What do you do when you are born with a spirit of adventure, a restlessness attitude, an untamed and rebellious heart that is drastically incompatible with the life your parents have envisioned for you even long before you learnt how to walk?
How do you deal with a conflict of interests, a disagreement on how to live your life but mostly, how do you survive an abysmal generational gap of ideas and expectations between your parents and yourself when you know that your life will not develop the way they have always imagined it?
As you are reading these lines, you already know if you are part of the club of people who has been born with a wanderlust gene. Recently scientists even provided an explanation why some of us we find remaining still in just one place almost unbearable, while others are happy to holidaying and even happier to return home after a deserved break.
You could try explaining your parents that they haven’t failed raising you but instead, is all down to a gene called DRD4-7R and that is linked to qualities of restlessness and curiosity many avid travellers possess. I’m not sure that would go down well as an explanation for leaving the securities and comforts of your live behind but if anything, is a less romantic concept that saying you were born with a the travel bug or a wanderlust gene and rationally would more sense to them?
It is not anyone’s fault that (if real) this gene is embedded in our DNA but what is very much real is a serious conflicts with parents that can only understand life as a series of organized events that follows some sort of stablished boring order (school, university, boyfriend/girlfriend, car, mortgage, children, etc..) I’m not really sure what would the right order because I have never intended to go through those life stages myself and never will.
I always knew I would be different in my own way and long before I knew I would travel around the world with a backpack, I spoke about it in the shape of dreams to achieve in my adult life to my school friends. Looking back, I would not have had it any other way. Was this always easy to accomplished? No, it required lots of convincing that it was the right way of life for me.
Undoubtedly it would be literally impossible going through each potential family situation that every traveller had or may have to face prior leaving for a long trip but there are common traits that will always arise when the time comes that need to be confronted, discussed and understood by all parties involved; 95% of the times that would be your parents and yourself.
I’m sure many of us, travellers, we can relate with a feeling of guilt leaving our parents behind, especially if the circumstances at home are not the best. Many of us we have older parents, some have sick parents, some parents they rely on their children for emotional support, some others for financial support or sometimes, for all of them together. It is an immense conflict of real interests when making a dream come true means an unsettling feeling of lost from both parts.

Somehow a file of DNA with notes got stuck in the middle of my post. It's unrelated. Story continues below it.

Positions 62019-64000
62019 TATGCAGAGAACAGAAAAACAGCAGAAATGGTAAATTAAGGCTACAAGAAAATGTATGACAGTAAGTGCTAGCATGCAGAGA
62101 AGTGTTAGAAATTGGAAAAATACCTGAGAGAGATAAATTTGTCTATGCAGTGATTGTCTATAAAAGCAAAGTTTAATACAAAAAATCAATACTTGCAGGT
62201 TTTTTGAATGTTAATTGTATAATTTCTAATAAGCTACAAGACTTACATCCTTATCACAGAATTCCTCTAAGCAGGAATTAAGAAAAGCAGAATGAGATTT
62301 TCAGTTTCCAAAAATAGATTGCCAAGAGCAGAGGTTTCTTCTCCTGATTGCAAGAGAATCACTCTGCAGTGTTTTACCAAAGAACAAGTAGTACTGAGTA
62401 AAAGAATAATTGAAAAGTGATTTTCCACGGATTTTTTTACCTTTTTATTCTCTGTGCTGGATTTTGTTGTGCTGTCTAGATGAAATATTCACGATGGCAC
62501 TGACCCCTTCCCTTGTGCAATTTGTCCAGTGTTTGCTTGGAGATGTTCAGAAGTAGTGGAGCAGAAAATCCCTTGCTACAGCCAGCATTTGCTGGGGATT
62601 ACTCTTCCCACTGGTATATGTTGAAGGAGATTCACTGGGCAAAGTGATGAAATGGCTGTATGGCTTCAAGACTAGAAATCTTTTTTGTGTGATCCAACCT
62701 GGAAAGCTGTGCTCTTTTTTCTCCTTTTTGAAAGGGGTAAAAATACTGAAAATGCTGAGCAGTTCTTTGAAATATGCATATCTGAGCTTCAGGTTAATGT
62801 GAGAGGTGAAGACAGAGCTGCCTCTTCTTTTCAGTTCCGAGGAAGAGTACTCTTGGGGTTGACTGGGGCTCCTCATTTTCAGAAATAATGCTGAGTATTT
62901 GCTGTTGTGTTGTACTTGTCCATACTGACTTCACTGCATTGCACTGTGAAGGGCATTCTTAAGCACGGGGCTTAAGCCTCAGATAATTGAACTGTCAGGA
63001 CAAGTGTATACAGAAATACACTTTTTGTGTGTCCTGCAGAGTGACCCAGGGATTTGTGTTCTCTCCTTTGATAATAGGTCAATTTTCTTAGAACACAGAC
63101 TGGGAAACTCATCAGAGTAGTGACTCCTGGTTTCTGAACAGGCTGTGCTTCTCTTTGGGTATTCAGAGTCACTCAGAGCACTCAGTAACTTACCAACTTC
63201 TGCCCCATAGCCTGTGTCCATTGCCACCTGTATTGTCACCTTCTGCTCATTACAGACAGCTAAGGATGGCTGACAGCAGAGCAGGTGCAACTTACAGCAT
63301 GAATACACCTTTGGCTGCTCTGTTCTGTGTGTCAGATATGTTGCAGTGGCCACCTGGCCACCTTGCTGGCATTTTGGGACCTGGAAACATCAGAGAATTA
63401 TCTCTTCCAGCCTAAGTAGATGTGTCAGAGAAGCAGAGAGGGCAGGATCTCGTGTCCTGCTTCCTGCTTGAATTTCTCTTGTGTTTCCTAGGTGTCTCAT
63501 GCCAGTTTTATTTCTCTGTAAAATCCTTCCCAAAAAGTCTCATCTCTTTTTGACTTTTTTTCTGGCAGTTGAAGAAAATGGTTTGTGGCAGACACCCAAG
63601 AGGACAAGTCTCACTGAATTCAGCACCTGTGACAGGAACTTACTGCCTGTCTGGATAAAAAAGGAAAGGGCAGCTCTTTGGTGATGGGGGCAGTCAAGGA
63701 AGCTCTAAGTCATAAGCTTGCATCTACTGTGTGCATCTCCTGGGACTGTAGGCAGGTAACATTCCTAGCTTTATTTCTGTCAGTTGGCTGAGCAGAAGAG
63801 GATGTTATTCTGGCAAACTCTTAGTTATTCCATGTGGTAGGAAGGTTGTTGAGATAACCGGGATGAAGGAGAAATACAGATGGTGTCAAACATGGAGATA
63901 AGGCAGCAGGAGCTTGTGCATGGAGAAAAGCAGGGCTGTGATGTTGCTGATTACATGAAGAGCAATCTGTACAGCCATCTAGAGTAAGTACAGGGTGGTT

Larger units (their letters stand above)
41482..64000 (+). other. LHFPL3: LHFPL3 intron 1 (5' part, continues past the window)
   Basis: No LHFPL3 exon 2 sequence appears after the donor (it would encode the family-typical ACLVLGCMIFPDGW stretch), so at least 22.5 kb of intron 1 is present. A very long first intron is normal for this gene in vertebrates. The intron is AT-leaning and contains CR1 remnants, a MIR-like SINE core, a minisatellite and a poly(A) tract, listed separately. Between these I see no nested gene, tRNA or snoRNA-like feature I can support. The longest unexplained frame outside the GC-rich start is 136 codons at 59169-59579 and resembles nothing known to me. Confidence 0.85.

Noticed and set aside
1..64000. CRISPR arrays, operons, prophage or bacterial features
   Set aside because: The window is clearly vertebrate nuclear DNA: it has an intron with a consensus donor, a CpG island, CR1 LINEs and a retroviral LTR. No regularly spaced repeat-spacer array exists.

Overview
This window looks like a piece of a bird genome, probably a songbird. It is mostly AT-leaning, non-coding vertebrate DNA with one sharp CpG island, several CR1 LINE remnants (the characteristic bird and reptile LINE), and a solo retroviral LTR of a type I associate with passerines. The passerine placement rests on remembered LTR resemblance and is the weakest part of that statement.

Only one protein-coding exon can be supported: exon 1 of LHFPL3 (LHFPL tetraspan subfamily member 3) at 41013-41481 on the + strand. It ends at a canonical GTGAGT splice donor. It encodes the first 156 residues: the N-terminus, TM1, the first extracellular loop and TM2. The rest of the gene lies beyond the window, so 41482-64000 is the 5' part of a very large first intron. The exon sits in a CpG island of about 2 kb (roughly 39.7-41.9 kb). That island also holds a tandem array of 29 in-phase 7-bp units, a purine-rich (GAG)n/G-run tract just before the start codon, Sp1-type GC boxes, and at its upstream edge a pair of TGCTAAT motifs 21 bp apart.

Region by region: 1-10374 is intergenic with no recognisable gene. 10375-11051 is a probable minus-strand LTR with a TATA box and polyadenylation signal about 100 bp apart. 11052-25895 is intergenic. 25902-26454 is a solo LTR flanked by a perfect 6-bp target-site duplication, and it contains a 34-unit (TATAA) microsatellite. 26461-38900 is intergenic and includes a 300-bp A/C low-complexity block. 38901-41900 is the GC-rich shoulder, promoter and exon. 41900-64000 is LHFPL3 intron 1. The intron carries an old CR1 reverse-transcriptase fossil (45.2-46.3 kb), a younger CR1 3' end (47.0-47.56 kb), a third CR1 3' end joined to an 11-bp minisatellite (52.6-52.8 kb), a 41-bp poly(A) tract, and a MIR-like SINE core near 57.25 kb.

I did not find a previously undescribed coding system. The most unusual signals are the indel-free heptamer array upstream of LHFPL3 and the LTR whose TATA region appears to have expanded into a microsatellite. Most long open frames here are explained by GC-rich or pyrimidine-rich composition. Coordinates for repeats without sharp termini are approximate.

When a lack of understanding strucks post trip conversation with your parents about your intentions to go travelling for a long period of time to places that they may not even be able to locate on a map, there is little to do except for reassuring them that you’ll be fine and be strong on your determination to live your life the way you want it, not how they want you to live it.
Luckily for everyone, we live in the era of technology and we are just as far away as a text message. Educate your parents, install them Skype on their laptop, teach them how to use it, practise recording videos and sending them via WhatsApp. Force them to be technology friendly but do not give up on your dreams.
I’m not a parent myself but I’m a daughter, a traveller and an independent woman. I had to break many boundaries before I could set free.
I have dealt with many periods of guilt and I still do and I don’t think they will ever go away completely. As all of us grow old but it seems to us that more so do parents, it never gets easier to go and leave them behind. They rely on you more, they’re more frightened because nowadays the world seems a horrible place full of danger and they want things to remain the same; no one likes unsettling feelings.
But more than anything, I believe it’s paramount to be selfish and to live our lives in our own terms. We’re not abandoning them, we have to thank them that they’ve raised us to be brave, strong and determined. Sometimes we need to fight in order to gain, some other times we just have to act in our best interests and hope that people will understand.
If you are dealing with this situation right now I can only tell you that it gets easier eventually for a parent. They may never understand why you’ve chosen to live your life like this but they will learn to love the person you have become and to love less the person that they wanted you to be.
At the end of the day, every parent in the wold shares a common desire; to see their child happy.